“We always focus on quality and environmental impact in our work,” said Nicola Keenan, interior designer and Co-founder of Boxx Creative. “All design details have been fully considered across the hotel. Carpet made from recycled fibres line the corridors and is inlaid within the sustainable, hand-crafted wooden flooring. Locally sourced and sustainable materials were used wherever possible and the build contractor was chosen for his energy saving principles and employment of workers within the area.”

Understated living area of the guestroom

Image credit: Mariell Lind Hansen

The majority of the furnishings were made completely bespoke by a talented artisan in his local workshop. The bedrooms feature wooden headboard panelling, metal framed open cabinetry storage and sturdy desks, each thoughtfully hand-crafted. The unique hand-made wooden flooring with individually controlled underfloor heating system, adds warmth and grounding to each room. Beautiful reeded glass panelled doors with curved frame detailing provide privacy to each en-suite and rippled wooden under-sink cabinets hang beneath attractive natural stone basins.

“Lighting was incredibly important to the client,” added Nicola Lindsell, also an interior designer and Co-founder of Boxx Creative. “We chose Italian designed, Flos feature pendants in each of the en-suites and Scandinavian inspired adjustable wall lights to create an appealing focal point in the bedrooms.”

Soft, minalist lobby area. Natural materials, such a stone, used in the casegoods and furniture

Image credit: Mariell Lind Hansen

“When we decided to redesign the hotel we were conscious of finding a suitable partner that matched our values and design style,” said the owner of the hotel. “We loved working with Boxx Creative as they had a great knowledge of suppliers and longterm sustainable options. Throughout the redesign they presented options which reflected our sustainability goals as well as our overall artistic vision for the hotel.”

The hotel has always been within the family and today the management has passed on to the third generation, with strong hope to continue and build upon that original idea, creating an authentic escape for locals and travellers alike.

Main image credit: Mariell Lind Hansen

BRITISH STYLE: Questioning design like Ilse Crawford

730 565 Hamish Kilburn
BRITISH STYLE: Questioning design like Ilse Crawford

To launch the new chapter of Hotel Designs, Hamish Kilburn investigates how one woman, her editorship and her questions over convention helped to change modern international hotel design by challenging the very foundations it sits on…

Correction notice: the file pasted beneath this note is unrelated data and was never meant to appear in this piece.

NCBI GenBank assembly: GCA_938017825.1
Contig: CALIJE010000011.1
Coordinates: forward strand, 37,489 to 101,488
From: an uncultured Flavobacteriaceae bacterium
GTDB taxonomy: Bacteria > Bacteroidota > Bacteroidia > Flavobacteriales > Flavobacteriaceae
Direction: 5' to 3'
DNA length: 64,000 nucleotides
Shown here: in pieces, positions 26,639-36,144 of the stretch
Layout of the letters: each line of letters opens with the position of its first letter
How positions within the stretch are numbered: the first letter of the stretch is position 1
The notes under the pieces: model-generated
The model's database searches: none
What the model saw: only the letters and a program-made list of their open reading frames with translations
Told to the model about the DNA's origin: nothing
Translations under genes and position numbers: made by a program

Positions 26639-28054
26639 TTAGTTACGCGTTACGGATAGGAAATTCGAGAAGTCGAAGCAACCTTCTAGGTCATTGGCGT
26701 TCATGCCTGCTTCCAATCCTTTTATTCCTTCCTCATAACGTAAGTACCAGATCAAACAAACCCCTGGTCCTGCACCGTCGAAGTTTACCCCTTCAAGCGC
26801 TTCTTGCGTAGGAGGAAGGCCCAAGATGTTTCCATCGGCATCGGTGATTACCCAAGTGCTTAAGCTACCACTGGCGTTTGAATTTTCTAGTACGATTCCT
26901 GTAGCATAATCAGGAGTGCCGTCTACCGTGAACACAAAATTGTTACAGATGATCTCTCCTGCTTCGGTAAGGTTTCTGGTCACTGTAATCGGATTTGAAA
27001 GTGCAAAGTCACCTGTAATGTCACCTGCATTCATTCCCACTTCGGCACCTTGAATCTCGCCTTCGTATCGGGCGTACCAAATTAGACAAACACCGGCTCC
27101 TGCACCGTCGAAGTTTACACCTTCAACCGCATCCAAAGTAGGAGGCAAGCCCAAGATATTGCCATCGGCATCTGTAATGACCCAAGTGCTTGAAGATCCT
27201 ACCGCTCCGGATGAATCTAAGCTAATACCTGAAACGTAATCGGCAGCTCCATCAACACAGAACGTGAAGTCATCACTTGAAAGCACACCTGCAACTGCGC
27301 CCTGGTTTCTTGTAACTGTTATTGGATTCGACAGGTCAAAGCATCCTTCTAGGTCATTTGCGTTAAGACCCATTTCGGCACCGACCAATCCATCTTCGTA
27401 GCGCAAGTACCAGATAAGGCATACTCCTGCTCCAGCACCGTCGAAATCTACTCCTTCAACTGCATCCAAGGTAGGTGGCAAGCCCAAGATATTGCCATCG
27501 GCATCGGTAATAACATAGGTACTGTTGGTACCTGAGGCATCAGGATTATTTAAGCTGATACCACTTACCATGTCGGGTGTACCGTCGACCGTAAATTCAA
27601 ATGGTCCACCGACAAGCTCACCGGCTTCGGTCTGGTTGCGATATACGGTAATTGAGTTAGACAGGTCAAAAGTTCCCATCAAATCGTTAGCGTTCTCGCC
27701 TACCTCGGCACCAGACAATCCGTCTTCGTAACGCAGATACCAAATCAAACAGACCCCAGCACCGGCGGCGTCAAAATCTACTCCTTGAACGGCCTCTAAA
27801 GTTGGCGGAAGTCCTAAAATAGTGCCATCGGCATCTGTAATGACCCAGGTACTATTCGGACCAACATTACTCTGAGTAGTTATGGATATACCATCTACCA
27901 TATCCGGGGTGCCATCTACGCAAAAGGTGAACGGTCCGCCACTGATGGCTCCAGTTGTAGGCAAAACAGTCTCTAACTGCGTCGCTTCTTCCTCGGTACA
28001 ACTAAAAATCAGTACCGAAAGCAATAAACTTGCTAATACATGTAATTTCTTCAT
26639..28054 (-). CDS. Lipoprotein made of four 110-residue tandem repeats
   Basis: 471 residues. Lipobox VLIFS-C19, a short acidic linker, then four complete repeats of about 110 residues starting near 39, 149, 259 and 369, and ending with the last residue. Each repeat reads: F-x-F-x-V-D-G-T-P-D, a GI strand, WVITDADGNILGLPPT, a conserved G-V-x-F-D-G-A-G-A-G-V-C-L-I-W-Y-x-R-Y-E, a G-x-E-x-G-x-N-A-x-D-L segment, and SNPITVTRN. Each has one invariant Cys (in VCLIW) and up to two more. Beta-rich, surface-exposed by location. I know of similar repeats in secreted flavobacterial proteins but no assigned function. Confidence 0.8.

Every now and then, the world is introduced to a design icon who, through making their visions into reality, helps to shift attitudes by challenging conventional forms.

For Ilse Crawford, the founding Editor-In-Chief of British Elle Decoration, the design world was somewhat lacking reference of everyday movement when she decided to step into the shoes of her designer readers.

In 1997, a decade on from founding British Elle Decoration, Crawford asked the world to “liberate your senses and change your life” when she published her first book, Sensual Home, which mapped out how the living environment can engage us sensually as well as visually from the perspective of sight, sound, taste, touch and smell. And was, for Crawford, the start of a new journey.  “Writing the book was the ‘ah-hah’ moment, because it wasn’t the current understanding of design,” she explained in the Netflix documentary, Abstract: The Art of Design. “The days of being a two-dimensional person were over.”

The defiant leap from narrator to creator came one year later after she signed off as Editor-In-Chief. Having completed her mission to launch a contemporary magazine for a wide audience, Crawford worked for Donna Karan and getting her hands dirty, she became a maker. Crawford’s first hotel interior design brief was presented to her immediately after she left Elle Decoration when she was asked to convert a stately home for Nick Jones of Soho House into what we now know of as Babington House. “Nick originally wanted this place to look and feel like a stately home, but I was very clear that that’s the last thing it should be,” Crawford explained in Abstract: The Art of Design. “My proposal was that it should be a very informal place where you could just treat as if it was your own, like a family house of a friend where the parents had gone away and left the key the drinks cabinet.” Breaking the rules of the time, Crawford’s design stole the headlines and her journey as an interior design began.